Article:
Peter Beinart has been at The New Republic since 1999, where he is a journalist and editor-at-large. He is also a contributor to Time magazine and writes a monthly column for the Washington Post. Beinart graduated in 1993 from Yale University, where he was a member of the Yale Political Union. In 1995, he received his MA in international relations from Oxford University, which he attended on a Rhodes Scholarship. Critical of the Bush administration's handling of the war and its aftermath, Beinart was nonetheless a vocal supporter of the war itself, defending that position on the PBS show Buying The War, with Bill Moyers. However, in Beinart's book, The Good Fight: Why Liberals-and Only Liberals-Can Win the War on Terror and Make America Great Again (2006), which he expanded from an essay as a guest scholar at The Brookings Institution, he renounced his position, claiming that if he'd known then what he knows now about the capitulation of the War on Terror, he wouldn't have supported it in the first place. Beinart is a senior fellow at the Council on Foreign Relations.
Questions: Are bloggers journalists?
Some are and some aren’t. I mean blogging is . . . is really simply just . . . Writing on a computer screen is . . . is . . . is . . . is . . . is just a mode of transmission. It’s like saying, “Are all people who write on paper journalists?” No. It depends how they write, how they do their research, and then . . . and then what they write, and what perspective they take on what they’re doing. I think that journalism is not necessarily easy to define; but I think . . . and it’s certainly . . . I don’t think it has to be defined by objectivity. There are journalists who are not objective; but I do think it involves . . . it . . . it . . . It involves some element, I think . . . It has grown to evolve . . . It wasn’t always historically the case, but it is in our time in recent . . . in recent times grown to involve some notion of independence; some idea that your opinions are independently arrived at, and not controlled by . . . by larger interests, whether those be a political party, or . . . or a corporation that is in a crude . . . that could be crudely paying you, or just that you could see yourself so aligned with that you couldn’t be thinking for yourself. I think that’s very . . . that’s one important element. The other element is some degree of research so that you . . . that you’re not simply writing whatever comes off the top of your head, but you’re either talking to people or your reading things. You’re doing . . . you’re doing . . . in some way trying to assimilate information, and transmit that information, process that information from outside. So I think those are two things that can help to think about what it would mean for people to be journalists in this Internet age.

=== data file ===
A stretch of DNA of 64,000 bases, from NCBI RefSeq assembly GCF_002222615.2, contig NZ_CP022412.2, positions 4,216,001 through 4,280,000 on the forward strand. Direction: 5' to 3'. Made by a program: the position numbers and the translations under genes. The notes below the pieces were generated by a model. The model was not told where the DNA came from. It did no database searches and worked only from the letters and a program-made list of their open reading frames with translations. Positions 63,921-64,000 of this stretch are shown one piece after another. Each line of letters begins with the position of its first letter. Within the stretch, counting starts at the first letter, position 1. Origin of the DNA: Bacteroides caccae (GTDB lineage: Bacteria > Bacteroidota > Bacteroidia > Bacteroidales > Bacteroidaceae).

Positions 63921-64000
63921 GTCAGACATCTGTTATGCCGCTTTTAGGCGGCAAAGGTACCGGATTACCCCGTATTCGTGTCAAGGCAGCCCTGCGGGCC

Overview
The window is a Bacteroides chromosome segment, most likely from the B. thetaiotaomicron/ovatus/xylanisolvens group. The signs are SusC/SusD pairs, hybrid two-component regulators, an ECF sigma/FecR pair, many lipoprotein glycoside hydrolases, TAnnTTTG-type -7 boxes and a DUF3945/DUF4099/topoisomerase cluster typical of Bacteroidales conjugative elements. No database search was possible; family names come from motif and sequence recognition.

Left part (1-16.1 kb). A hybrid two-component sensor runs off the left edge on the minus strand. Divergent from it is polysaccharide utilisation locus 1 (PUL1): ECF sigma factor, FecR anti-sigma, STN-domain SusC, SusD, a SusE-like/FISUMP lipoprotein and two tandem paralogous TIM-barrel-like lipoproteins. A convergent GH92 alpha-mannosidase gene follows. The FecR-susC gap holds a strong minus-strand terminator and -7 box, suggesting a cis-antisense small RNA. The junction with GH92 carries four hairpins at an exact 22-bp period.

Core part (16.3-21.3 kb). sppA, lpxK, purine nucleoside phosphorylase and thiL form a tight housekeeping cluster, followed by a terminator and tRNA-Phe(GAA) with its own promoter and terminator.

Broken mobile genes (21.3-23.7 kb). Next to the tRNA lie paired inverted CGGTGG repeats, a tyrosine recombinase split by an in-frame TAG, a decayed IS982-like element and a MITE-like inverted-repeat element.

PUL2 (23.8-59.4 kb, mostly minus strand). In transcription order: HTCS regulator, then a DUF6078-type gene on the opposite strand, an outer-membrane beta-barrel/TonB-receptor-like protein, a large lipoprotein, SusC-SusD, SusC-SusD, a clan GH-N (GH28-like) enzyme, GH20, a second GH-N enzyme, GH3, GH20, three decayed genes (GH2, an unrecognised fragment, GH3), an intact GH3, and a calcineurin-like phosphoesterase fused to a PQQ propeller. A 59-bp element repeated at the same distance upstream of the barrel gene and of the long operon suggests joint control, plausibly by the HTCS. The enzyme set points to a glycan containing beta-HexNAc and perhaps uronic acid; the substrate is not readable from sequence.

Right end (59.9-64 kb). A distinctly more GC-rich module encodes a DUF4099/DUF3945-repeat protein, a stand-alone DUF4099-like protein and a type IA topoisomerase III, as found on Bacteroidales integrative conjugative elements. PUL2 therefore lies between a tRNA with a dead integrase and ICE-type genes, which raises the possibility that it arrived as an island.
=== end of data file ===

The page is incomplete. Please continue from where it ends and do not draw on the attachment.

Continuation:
Recorded on: 9/12/07
Writing should be judged by its quality, not its venue.
Jonathan Zimmerman explains why teachers should invite, not censor, tough classroom debates.
- During times of war or national crisis in the U.S., school boards and officials are much more wary about allowing teachers and kids to say what they think.
- If our teachers avoid controversial questions in the classroom, kids won't get the experience they need to know how to engage with difficult questions and with criticism.
- Jonathan Zimmerman argues that controversial issues should be taught in schools as they naturally arise. Otherwise kids will learn from TV news what politics looks like – which is more often a rant than a healthy debate.
Controversial map names CEOs of 100 companies producing 71 percent of the world's greenhouse gas emissions.
- Just 100 companies produce 71 percent of the world's greenhouse gases.
- This map lists their names and locations, and their CEOs.
- The climate crisis may be too complex for these 100 people to solve, but naming and shaming them is a good start.
It marks another milestone in SpaceX's long-standing effort to make spaceflight cheaper.
- SpaceX launched Falcon Heavy into space early Tuesday morning.
- A part of its nosecone – known as a fairing – descended back to Earth using special parachutes.
- A net-outfitted boat in the Atlantic Ocean successfully caught the reusable fairing, likely saving the company millions of dollars.
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